• Sensory walk: Many students have trouble remembering details for their narratives. Remembering sensory details such as scents, sounds, and tastes may help them to retrieve memories and remember emotions. Have students imagine one of the settings in their narratives. Then have them imagine the different sensory details they experience. What do they smell? What sounds can they hear? This activity lends itself to a great modeling experience—for example, you could bring in pine scents and candy canes to show a holiday experience, or share hot chocolate and take students outside for a snowy experience. What’s the point? Narratives need to include details, or elaboration, about each event. A concrete experience with sensory details may help students to remember sufficient details.

  • Comic strip: This may work well for students who have trouble sequencing, or are unsure of how to space out their narratives. Give students a page with boxes, and have them put one event in each box. They can add details by illustrating the box. This may help more visual students to plan their narratives by giving them picture clues.

Field Trip Personal Narrative Prompt
Now, you will create a piece of writing called a personal narrative. A personal narrative is simply a story about yourself. You will write a story about your experiences on a field trip.
What text structure do you think that you will use? Here’s a hint: Your narrative will have a beginning, a middle, and an end.
Cause and effect Description Main idea
Chronological order Problem and solution
What are some transitions that you will use?



The Prompt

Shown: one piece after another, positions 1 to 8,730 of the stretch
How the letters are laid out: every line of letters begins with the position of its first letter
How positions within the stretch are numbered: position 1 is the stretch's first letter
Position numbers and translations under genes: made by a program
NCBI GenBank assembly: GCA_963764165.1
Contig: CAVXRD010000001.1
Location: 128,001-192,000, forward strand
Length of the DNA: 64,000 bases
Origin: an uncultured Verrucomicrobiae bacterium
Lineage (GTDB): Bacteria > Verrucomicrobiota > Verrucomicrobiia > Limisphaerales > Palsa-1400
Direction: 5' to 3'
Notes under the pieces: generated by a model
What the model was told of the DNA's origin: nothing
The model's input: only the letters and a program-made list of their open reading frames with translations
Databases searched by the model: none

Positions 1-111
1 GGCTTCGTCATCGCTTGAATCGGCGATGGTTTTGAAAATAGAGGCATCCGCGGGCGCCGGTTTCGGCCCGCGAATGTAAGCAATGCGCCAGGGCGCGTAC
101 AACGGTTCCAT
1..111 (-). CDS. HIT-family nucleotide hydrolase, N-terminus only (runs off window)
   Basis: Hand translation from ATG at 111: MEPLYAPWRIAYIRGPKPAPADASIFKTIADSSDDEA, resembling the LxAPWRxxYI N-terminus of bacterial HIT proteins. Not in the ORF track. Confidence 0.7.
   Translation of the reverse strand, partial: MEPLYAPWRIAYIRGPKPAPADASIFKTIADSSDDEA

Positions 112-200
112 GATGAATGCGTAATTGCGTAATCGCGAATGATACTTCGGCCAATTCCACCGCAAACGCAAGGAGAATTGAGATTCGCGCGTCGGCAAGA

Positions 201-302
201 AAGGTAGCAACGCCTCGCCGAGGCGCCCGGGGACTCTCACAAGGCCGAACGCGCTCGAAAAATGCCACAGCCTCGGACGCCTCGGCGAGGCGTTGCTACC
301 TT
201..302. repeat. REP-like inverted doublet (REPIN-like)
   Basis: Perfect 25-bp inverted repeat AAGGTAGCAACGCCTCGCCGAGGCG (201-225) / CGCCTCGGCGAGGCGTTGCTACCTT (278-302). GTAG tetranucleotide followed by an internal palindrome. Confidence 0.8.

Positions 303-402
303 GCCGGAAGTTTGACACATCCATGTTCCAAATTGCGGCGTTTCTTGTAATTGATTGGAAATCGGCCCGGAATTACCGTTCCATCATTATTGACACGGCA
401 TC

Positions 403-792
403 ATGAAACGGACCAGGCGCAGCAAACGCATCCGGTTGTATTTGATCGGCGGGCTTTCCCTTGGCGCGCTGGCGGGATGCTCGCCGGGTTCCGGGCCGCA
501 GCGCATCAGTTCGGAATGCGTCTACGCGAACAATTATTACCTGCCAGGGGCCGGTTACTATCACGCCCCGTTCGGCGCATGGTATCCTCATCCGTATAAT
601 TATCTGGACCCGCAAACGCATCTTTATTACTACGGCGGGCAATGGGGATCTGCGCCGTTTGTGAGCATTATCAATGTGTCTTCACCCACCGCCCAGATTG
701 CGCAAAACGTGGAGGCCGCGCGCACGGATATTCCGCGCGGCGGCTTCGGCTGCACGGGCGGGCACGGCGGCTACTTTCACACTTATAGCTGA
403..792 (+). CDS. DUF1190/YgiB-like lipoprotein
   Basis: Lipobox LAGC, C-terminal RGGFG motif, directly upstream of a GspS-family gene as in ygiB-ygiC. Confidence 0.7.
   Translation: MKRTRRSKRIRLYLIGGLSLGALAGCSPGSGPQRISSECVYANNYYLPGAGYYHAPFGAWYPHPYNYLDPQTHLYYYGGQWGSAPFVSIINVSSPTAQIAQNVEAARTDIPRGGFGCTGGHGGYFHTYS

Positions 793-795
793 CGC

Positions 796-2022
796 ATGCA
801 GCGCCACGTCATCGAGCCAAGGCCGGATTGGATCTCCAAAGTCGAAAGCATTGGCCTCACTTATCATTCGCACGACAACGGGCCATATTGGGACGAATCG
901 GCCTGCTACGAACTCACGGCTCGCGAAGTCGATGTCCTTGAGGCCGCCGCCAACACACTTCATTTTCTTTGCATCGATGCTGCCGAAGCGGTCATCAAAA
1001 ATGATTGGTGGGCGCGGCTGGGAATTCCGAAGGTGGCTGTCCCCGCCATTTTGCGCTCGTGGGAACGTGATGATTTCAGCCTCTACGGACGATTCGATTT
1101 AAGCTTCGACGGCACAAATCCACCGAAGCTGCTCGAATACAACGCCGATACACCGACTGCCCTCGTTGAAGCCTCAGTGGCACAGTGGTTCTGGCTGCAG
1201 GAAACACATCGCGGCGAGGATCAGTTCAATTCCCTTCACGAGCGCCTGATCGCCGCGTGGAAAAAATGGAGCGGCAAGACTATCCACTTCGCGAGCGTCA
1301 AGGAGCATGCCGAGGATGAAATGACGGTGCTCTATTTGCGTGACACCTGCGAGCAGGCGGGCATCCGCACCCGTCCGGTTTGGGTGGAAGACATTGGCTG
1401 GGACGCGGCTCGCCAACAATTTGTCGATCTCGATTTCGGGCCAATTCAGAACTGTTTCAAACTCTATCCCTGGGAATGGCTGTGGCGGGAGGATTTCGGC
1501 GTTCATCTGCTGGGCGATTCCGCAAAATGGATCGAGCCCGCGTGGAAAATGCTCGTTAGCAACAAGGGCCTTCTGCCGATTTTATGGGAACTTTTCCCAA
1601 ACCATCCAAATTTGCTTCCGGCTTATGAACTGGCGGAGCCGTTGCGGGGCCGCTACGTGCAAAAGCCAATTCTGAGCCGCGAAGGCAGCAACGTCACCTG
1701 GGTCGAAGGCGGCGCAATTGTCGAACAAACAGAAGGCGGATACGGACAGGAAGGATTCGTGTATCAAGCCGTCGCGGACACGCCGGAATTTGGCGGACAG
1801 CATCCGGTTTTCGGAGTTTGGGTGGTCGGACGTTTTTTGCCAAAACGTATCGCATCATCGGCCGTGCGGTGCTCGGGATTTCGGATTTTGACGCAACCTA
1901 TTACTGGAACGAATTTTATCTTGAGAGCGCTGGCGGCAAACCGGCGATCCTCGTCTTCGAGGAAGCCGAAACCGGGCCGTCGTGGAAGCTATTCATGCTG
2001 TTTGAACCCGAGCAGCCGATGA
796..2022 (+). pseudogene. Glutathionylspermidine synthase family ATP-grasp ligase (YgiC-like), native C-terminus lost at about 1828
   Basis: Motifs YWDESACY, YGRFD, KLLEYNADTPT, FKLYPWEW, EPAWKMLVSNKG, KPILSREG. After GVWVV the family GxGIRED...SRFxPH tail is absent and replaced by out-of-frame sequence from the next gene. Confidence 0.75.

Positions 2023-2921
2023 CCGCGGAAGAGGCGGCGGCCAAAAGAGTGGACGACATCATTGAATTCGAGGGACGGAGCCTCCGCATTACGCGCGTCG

Other people want to learn about your field trip experiences! Write a personal narrative to inform your schoolmates about a field trip you have experienced.
Before you begin to write, think about how your field trip experience began. Think about how it continued, and then think about how it ended.
Now you are ready to write a personal narrative to inform your schoolmates about our field trip.

Personal Narrative Organizer

Do I have to use an organizer??

Well, yes. An organizer helps you to see how your ideas fit together before you jump into writing your rough draft. Writing an organizer can help you to link events and see “the big picture” of your piece.


Details about what happened (include at least three)

Feelings about what happened (include at least one)













** If more events are needed, continue on a sheet of notebook paper

Conclusion: How the event ended

Sample Narrative Leads

A student was given the assignment to write a personal narrative about an embarrassing moment. Now, the student wants your help to determine which of the leads below would be the best beginning to her piece. Which one do you like best? Which one do you think she should use?
Lead #1

In this story I am going to tell you about an embarrassing moment. It all started on Sunday. I got in the car with my parents and we drove to camp.

Lead #2

“Don’t go, Emmy!” my sister wailed as we got out of the car. Normally I would have been understanding, but this time I callously brushed her aside.

“Don’t be silly,” I mumbled, hoping that no one else saw what a dope I had for a sister. “I’ll only be here for a week.”

If I had known then what was about to happen, I wouldn’t have worried about my sister’s pleas. I was about to face my most embarrassing moment ever—and, surprisingly, Sarah had nothing to do with it.

Lead #3

We call the final road to camp the “roller coaster road.” It has more dizzying dips and bumps than a roller coaster, and makes even my stomach feel queasy as we speed by farmhouses and orchards. I silently checked off the landmarks as they went by: Upper Temple Road, Celebration Hill, Taylor’s Sawmill…then we arrived. I had no idea of the embarrassing moment that lay ahead.

Lead #4